The news from high up the world’s tallest mountain continues to be confusing, with some reports implying that a boycott by Sherpas means there will be no climbs to the summit this year and others indicating that there will still be attempts to reach the top.

Based on what we can glean from various news accounts, it appears that some expeditions have indeed canceled their climbs. But it also seems that at least some of the estimated 400 Sherpas on the mountain may be willing to continue on — meaning there will be summit attempts in coming weeks.

Whether there will or won’t be any expeditions to the summit this year became an issue Friday when an avalanche buried 16 Sherpas who were working to set up ropes and make other preparations for the expeditions that employ them. Thirteen bodies were recovered. The other three Sherpas are missing and presumed dead.

It was the deadliest day ever recorded on Everest.

Other Sherpas began discussing a boycott, both out of respect for those who were killed and to press for better insurance, larger payments to the families of those who were killed and other demands. The Nepalese government agreed to some of the requests, but many of the Sherpas are said to be unhappy with the response.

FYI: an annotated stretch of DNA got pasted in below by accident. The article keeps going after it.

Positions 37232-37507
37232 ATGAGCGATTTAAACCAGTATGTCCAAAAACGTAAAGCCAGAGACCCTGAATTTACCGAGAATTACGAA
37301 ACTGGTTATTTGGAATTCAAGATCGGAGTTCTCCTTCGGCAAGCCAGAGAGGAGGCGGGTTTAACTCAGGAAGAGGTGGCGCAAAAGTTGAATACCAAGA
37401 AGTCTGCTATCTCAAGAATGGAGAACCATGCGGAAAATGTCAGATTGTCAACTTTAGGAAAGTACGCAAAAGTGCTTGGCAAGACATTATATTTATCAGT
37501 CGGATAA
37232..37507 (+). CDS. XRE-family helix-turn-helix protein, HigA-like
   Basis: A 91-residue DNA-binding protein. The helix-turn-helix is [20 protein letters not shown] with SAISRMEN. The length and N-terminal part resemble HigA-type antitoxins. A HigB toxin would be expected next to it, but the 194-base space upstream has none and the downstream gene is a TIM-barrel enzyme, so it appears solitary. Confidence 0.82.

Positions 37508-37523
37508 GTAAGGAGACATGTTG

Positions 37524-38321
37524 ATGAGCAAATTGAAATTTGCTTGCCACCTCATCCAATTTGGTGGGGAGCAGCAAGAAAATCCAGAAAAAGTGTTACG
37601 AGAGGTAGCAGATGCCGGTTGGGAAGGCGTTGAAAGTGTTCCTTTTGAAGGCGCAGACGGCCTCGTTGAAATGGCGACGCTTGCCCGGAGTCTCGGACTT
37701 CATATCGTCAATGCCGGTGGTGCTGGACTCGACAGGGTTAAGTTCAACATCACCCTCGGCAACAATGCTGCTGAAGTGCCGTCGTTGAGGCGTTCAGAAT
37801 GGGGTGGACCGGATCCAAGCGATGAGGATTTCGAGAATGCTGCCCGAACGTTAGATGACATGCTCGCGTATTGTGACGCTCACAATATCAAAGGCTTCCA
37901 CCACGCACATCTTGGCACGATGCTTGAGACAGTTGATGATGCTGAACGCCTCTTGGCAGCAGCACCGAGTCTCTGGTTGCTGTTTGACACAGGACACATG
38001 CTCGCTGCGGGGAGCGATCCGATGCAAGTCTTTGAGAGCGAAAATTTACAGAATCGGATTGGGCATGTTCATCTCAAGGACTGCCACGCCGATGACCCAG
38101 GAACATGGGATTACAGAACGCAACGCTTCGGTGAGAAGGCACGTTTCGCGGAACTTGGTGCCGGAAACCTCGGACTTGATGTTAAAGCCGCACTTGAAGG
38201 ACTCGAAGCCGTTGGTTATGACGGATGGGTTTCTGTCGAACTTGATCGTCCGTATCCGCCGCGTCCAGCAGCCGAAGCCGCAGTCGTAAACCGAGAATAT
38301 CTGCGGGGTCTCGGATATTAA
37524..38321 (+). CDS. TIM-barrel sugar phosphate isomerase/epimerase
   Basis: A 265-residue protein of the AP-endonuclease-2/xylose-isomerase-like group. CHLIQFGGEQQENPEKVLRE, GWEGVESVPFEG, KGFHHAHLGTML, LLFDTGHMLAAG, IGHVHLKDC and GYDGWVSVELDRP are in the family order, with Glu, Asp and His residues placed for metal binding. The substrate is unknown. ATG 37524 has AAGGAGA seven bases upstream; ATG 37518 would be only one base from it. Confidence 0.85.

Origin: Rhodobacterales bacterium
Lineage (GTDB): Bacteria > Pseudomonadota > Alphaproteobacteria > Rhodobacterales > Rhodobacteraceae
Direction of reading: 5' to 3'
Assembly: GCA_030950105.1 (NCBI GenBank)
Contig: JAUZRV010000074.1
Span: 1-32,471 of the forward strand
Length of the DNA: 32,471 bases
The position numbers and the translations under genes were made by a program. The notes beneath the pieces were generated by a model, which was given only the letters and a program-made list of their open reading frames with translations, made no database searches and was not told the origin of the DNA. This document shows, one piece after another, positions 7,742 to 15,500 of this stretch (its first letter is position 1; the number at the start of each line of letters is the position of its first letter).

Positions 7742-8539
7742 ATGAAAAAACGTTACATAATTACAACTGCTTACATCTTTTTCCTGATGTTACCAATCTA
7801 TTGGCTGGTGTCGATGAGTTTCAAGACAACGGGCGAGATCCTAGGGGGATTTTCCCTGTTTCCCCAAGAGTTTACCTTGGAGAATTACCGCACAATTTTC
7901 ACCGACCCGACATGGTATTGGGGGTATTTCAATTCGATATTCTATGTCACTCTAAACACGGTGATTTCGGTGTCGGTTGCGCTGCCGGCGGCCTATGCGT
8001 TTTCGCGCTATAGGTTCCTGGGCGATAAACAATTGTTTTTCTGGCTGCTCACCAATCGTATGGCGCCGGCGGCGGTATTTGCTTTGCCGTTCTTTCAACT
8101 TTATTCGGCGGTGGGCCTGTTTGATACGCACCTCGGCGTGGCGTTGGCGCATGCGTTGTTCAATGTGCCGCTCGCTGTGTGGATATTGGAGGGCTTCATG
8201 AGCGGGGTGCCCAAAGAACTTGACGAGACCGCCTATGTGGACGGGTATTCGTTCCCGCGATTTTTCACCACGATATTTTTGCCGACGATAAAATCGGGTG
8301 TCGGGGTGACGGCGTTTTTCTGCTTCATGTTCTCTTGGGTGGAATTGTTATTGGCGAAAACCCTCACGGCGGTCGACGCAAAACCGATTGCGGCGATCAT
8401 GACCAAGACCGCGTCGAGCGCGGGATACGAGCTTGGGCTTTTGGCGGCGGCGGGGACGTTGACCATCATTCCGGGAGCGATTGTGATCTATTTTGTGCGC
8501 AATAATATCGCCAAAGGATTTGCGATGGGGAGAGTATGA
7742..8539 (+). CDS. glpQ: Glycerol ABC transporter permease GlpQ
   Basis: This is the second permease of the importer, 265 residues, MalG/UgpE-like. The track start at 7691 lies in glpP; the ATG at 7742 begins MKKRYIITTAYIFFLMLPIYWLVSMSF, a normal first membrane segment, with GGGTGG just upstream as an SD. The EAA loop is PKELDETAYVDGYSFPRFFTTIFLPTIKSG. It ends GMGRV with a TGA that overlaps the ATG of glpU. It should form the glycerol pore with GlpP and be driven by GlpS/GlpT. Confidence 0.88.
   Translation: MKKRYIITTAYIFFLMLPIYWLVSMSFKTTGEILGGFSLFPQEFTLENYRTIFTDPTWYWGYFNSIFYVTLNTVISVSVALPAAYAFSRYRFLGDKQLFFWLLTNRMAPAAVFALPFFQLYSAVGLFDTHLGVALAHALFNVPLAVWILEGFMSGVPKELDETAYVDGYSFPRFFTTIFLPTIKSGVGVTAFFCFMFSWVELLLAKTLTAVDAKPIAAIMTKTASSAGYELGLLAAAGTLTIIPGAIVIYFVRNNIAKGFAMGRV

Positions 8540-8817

Here’s some of what’s being reported about the likelihood of expeditions this year:

– “Nepal’s government decided on Wednesday to send a delegation of officials to the base camp of Mount Everest to cool anger among Sherpas over its response to last week’s deadly ice avalanche in which at least 13 guides were killed,” and another three Sherpas remain missing and are presumed dead. (Reuters)

– “Sherpa guides packed up their tents and left Mount Everest’s base camp Wednesday in an unprecedented walkout to honor 16 of their colleagues who were killed last week in the deadliest avalanche ever recorded on the mountain, climbers said. … American climber Ed Marzec, 67, said by phone from the base camp that Sherpas were loading their equipment onto a helicopter that had landed at the camp. … But he said some smaller companies were hoping to go ahead with their climbs, and it was not clear whether all of the approximately 400 Sherpas on the mountain would join the boycott.” (The Associated Press)

– “The [Nepalese] government today decided to send a high-level team, led by a senior official, to the Everest base camp as soon as possible to convince the protesting Sherpas to resume the suspended climbing activities. Notwithstanding the government announcement to meet their demands regarding welfare and relief in the wake of fatal avalanche in the Mount Everest, the mountaineering support staff and guides are still divided over whether to resume the halted expeditions.” (The Himalayan Times)